Ian Foster will coach the All Blacks through to the 2023 World Cup after New Zealand Rugby moved to end uncertainty over the team’s leadership.
Joe Schmidt will also be given an official, hands-on role within the set-up following Saturday’s 35-23 victory over South Africa in Johannesburg.
The former Ireland head coach will focus on the side’s attack ahead of upcoming home matches against Argentina on August 27 and September 3.
The NZR board voted unanimously to keep Foster, who had lost five of his last six Tests in charge prior to the weekend. That was despite Mark Robinson, the organisation’s chief executive, declining to give his backing to the status quo in the wake of the win against the Springboks.
Foster admitted that he was in the dark over his immediate future in post-match interviews at Ellis Park but voiced his satisfaction on Thursday morning, hours after hearing that he would be retained.
“It's a privilege to be in this job and it’s never something you take for granted,” he said. “No doubt it's been a hard time but you’ve got to be in the here and now. I’m a key catalyst for that and I’m delighted to be here.”
New Zealand were infinitely more convincing in their latest outing, opening up a 15-0 lead in the first half before staving off a fight-back from the hosts with two more late tries through David Havili and Scott Barrett.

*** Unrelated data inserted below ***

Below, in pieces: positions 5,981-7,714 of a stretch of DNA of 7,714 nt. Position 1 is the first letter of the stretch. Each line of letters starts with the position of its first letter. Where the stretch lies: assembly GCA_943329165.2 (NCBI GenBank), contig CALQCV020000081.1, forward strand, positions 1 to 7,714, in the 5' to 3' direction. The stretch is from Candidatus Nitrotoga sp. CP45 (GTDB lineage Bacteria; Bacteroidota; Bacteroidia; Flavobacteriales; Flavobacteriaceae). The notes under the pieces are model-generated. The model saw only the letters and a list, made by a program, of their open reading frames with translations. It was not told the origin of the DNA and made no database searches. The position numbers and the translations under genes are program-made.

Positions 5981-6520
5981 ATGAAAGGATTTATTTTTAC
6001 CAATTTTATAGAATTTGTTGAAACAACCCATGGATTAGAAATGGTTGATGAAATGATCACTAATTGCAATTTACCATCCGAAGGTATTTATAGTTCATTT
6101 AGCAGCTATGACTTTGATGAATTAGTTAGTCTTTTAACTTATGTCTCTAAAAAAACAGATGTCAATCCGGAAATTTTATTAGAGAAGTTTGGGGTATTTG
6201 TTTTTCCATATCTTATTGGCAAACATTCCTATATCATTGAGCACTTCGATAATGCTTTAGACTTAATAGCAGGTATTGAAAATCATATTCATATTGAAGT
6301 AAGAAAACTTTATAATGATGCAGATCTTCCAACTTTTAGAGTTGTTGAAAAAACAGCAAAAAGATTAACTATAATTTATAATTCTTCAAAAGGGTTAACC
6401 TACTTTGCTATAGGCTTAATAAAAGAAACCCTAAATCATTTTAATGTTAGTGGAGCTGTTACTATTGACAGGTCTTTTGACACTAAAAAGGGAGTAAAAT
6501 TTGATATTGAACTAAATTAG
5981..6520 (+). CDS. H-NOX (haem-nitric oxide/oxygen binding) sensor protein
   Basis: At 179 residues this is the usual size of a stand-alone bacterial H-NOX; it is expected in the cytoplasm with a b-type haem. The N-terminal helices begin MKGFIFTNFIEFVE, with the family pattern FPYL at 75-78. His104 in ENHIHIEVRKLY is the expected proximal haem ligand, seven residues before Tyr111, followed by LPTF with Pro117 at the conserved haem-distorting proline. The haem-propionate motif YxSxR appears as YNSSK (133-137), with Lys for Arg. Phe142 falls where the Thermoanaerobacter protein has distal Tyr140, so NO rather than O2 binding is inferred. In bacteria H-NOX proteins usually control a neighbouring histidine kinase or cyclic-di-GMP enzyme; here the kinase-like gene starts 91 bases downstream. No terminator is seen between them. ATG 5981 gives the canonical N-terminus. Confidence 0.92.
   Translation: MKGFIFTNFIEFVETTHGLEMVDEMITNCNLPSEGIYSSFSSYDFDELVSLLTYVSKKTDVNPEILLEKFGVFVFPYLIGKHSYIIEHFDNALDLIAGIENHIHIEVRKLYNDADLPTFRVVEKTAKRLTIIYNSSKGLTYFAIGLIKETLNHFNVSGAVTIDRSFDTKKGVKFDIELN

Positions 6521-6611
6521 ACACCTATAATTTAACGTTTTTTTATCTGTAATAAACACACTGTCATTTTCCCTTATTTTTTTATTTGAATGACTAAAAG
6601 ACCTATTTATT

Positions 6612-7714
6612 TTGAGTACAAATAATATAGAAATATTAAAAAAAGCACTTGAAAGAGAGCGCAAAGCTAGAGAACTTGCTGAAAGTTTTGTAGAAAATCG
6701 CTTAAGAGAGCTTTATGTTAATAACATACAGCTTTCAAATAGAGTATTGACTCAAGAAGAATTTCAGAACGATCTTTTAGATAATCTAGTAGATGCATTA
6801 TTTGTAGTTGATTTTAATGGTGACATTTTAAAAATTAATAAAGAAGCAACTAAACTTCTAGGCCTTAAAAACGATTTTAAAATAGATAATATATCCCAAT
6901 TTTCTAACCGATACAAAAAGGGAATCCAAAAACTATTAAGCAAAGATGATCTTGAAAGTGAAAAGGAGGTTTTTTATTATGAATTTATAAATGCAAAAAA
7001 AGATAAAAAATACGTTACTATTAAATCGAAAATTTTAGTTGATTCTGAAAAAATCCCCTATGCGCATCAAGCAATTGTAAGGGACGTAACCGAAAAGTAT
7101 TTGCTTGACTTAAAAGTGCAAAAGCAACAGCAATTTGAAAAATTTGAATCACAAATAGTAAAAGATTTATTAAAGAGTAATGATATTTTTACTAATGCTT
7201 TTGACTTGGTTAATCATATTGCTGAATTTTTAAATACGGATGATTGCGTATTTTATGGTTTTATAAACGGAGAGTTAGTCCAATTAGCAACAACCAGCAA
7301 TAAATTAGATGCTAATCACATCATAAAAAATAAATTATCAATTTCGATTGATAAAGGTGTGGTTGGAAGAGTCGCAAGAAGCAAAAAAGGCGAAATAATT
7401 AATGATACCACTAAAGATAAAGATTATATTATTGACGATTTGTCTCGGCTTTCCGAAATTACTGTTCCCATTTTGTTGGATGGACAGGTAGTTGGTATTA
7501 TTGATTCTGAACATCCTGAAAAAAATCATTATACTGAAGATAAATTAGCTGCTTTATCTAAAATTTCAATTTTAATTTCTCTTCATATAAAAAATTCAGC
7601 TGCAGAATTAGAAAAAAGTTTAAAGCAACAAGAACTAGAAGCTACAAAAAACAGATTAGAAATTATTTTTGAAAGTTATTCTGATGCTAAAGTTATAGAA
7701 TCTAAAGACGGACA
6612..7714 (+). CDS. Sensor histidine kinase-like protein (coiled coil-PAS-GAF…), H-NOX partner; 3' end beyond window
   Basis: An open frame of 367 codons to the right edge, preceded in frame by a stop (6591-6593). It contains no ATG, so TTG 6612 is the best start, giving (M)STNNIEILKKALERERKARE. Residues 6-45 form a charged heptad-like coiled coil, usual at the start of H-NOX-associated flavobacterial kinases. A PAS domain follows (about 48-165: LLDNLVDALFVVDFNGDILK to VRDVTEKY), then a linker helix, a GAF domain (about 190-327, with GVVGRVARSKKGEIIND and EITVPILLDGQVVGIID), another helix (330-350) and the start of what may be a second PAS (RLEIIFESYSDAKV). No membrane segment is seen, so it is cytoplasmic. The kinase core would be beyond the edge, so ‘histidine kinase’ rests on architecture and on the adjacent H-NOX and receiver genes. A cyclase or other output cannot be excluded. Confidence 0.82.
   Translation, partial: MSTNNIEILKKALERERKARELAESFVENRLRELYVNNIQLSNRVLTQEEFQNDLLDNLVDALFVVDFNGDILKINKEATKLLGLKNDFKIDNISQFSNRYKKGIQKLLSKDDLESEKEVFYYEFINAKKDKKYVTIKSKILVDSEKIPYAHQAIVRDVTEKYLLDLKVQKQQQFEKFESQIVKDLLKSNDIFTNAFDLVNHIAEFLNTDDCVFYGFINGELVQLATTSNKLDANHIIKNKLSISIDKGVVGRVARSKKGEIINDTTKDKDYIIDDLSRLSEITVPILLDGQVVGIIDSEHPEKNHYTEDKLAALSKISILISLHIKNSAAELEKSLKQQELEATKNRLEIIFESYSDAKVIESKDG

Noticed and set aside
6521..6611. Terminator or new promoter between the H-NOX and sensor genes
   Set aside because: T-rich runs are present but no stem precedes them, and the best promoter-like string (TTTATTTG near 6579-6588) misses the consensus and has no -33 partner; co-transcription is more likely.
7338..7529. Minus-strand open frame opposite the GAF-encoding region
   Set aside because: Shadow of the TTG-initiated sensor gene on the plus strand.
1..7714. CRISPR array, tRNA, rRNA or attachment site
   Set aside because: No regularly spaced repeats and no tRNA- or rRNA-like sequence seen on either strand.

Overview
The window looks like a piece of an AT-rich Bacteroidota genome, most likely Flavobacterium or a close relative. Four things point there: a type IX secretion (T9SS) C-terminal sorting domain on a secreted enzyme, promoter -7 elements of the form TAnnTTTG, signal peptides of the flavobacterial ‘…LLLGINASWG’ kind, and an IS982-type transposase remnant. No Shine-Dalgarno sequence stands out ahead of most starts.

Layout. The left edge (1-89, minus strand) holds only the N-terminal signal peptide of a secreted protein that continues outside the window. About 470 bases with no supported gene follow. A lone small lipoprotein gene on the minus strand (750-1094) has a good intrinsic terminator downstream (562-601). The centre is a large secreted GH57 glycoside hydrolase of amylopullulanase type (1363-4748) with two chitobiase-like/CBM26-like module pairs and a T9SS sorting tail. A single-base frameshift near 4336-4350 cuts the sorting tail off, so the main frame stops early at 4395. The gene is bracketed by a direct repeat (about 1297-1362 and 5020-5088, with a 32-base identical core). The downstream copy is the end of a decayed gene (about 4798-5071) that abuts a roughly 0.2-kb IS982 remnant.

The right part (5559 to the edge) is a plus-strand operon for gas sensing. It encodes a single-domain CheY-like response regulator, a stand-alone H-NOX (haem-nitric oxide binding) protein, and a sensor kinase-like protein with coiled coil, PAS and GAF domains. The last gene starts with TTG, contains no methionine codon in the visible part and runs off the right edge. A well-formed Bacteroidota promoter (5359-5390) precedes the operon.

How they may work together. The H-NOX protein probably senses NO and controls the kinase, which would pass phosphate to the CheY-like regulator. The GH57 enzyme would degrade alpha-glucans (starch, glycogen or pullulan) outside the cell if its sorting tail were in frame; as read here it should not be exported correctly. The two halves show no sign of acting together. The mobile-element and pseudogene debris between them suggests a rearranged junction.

South Africa had forged ahead 23-21 with 12 minutes remaining, yet the All Blacks, reduced to 14 men thanks to Beauden Barrett’s yellow card, overturned them in a resilient and determined finish.
Robinson saluted the team’s performance as “outstanding” on Thursday and suggested it was a reflection of the “tweaks” Foster had implemented after a 2-1 series loss to Ireland in July and an underwhelming tour of Europe, featuring losses to Ireland and France, before that.
Those changes have included the introduction of Jason Ryan as forwards coach as a replacement for John Plumtree and his influence, particularly in New Zealand’s maul defence, was evident on Saturday.
Schmidt, initially supposed to take over from Grant Fox as the All Blacks’ independent selector, has been another success story as he has gradually become more prominent this year.